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Hope for a Better Future

Shonda Savage Whitworth speaks words of hope from her own life experiences and the Word of God. In this UPLIFT post, she reminds us of a wonderful truth—God redeems tough situations for our growth, others’ good, and God’s glory.

“Before my son’s conviction, like many people, I thought of prison as being a dangerous place filled with angry men who fight with one another daily,” Shonda says.

“But now that I’ve that experienced the penal system through my son’s incarceration, my perception has changed.”

While I (Dawn) have always prayed for the persecuted church, in recent years because of various encounters, the Lord has moved me to pray for His children in prisons (Hebrews 13:3). I believe with all my heart the Lord redeems people and situations for His glory, and Shonda gives us two encouraging examples.

Shonda continues . . .

There are dangers in prison and there are angry people who live there. However, I’ve learned through my son and by meeting other families who have incarcerated loved ones, that most people in prison are a lot like us.

All throughout biblical history, the Lord demonstrated to us that He does not withhold a future for people who have a darkened past when they surrender their lives to Him, whether that was their own doing or brought on them by others.

“’For I know the plans I have for you,’ says the Lord. ‘They are plans for good and not for disaster, to give you a future and a hope” (Jeremiah 29:11 NLT).

Let’s briefly look at two biblical heroes to see how God gave them better futures in spite of their past.

Let’s imagine their lives written as MODERN-DAY HEADLINES and stories.

1. Convicted Sex Offender Promoted to Second-in-Command

Joseph, a convicted sex offender, was released from prison and promoted to second-in-command after accurately interpreting Pharaoh’s dreams. The Pharaoh’s cupbearer, a former inmate with Joseph, remembered that Joseph had the God-given ability to interpret dreams.

Summoned to appear before Pharaoh, the Lord gave Joseph the meaning of the dreams and instructions on how to spare the land from famine. Therefore, Pharaoh appointed Joseph to be second-in-command of Egypt.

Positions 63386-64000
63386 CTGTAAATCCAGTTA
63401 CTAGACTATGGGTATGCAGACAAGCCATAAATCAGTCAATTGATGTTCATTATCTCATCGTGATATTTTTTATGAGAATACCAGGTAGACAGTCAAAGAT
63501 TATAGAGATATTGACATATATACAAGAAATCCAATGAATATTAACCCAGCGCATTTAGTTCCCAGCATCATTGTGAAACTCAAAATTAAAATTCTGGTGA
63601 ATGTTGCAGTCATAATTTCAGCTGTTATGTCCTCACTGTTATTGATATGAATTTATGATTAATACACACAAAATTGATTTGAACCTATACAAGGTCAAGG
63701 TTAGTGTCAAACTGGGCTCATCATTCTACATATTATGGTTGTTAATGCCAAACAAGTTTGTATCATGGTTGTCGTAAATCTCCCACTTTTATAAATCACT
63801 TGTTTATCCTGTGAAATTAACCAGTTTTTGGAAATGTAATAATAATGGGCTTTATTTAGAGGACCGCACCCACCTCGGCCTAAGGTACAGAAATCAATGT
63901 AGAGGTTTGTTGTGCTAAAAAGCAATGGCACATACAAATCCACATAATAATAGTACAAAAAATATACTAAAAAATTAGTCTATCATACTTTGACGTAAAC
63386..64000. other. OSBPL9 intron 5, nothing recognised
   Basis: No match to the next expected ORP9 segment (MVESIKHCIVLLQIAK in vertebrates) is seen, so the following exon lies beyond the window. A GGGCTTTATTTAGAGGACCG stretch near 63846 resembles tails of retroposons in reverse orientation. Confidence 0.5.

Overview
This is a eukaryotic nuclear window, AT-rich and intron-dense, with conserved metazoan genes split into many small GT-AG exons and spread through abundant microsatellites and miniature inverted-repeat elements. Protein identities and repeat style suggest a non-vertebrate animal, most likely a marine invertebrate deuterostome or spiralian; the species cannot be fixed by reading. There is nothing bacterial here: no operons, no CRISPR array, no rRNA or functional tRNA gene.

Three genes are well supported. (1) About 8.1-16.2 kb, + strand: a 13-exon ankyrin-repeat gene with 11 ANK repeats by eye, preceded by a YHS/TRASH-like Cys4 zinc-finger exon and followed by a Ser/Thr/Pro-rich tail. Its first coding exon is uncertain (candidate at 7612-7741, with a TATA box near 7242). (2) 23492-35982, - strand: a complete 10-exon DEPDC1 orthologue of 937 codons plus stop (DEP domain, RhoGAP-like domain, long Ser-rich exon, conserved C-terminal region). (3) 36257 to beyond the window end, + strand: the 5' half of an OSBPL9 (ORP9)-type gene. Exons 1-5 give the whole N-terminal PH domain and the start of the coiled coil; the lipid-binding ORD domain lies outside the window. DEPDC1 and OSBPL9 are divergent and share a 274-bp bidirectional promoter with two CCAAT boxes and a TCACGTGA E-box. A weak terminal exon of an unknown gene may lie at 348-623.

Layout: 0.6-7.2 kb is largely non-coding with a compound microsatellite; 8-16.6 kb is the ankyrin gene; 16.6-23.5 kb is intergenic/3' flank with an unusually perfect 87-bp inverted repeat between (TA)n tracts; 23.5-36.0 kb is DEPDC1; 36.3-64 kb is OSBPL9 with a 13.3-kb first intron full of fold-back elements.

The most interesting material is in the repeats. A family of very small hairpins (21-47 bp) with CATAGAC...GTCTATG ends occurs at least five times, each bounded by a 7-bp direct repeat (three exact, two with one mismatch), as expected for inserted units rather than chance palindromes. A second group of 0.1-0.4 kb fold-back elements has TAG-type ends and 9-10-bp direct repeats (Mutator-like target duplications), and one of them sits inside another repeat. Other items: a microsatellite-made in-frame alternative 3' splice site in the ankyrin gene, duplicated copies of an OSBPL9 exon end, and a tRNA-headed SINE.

Joseph arrived in Egypt after his brothers kidnapped and sold him to slave traders. While serving as a slave to Potiphar, Joseph became a trusted manager. Joseph allegedly took advantage of his liberties and was accused by Mrs. Potiphar of inappropriate behavior.

Joseph testified that Mrs. Potiphar seduced him, and when he fled she kept his cloak. She testified thatWhen he heard me scream, he ran outside and got away, but he left his cloak behind with me” (Genesis 39:15 NLT).

The courts sided with Potiphar and sentenced Joseph to prison, though more testimony indicated this was a wrongful conviction.

Joseph was known for saving Egypt and the surrounding lands from seven years of famine, including the brothers who betrayed him.

Before his death, Joseph said to his brothers, You intended to harm me, but God intended it all for good. He brought me to this position so I could save the lives of many people” (Genesis 50:20 NLT).

2. Murderer Turned Fugitive becomes Government and Religious Leader

Spared from death as an infant, Pharaoh sought the death penalty for adopted grandson, Moses, for his role in the murder of an Egyptian task master.

It was reported that “after looking in all directions to make sure no one was watching, Moses killed the Egyptian and hid the body in the sand” (Exodus 2:12 NLT).

Fearing for his own life, Moses fled to the wilderness where he lived for 40 years as a fugitive. After the reigning Pharaoh died, the Lord summoned Moses to return to the land where he was born to lead the Israelites out of slavery.

After a miraculous parting of the Red Sea and safely crossing into the wilderness away from the pursuing Egyptians, God instructed Moses on how to establish the Israelite government and establish a house of worship for the Hebrew people.

Moses became known for writing the first five books of the Old Testament and was called a friend of God as the LORD would speak to Moses face to face, as one speaks to a friend” (Exodus 33:11 NLT). 

Hope and a Future

When anyone—including inmates and their families—gives their heart to the Lord and repents of personal sins, that person become a new creation in Christ Jesus. With that surrender, there is the promise of a new life and the hope of a better future in Him on this side of eternity, just as demonstrated in the lives of Joseph and Moses.

Therefore, what if we, the people in our society, begin to look at the lives of those who are incarcerated as in training and in preparation for a better future?

What if we begin to partner with the Lord to help inmates and their families realize they have a hope for a better future?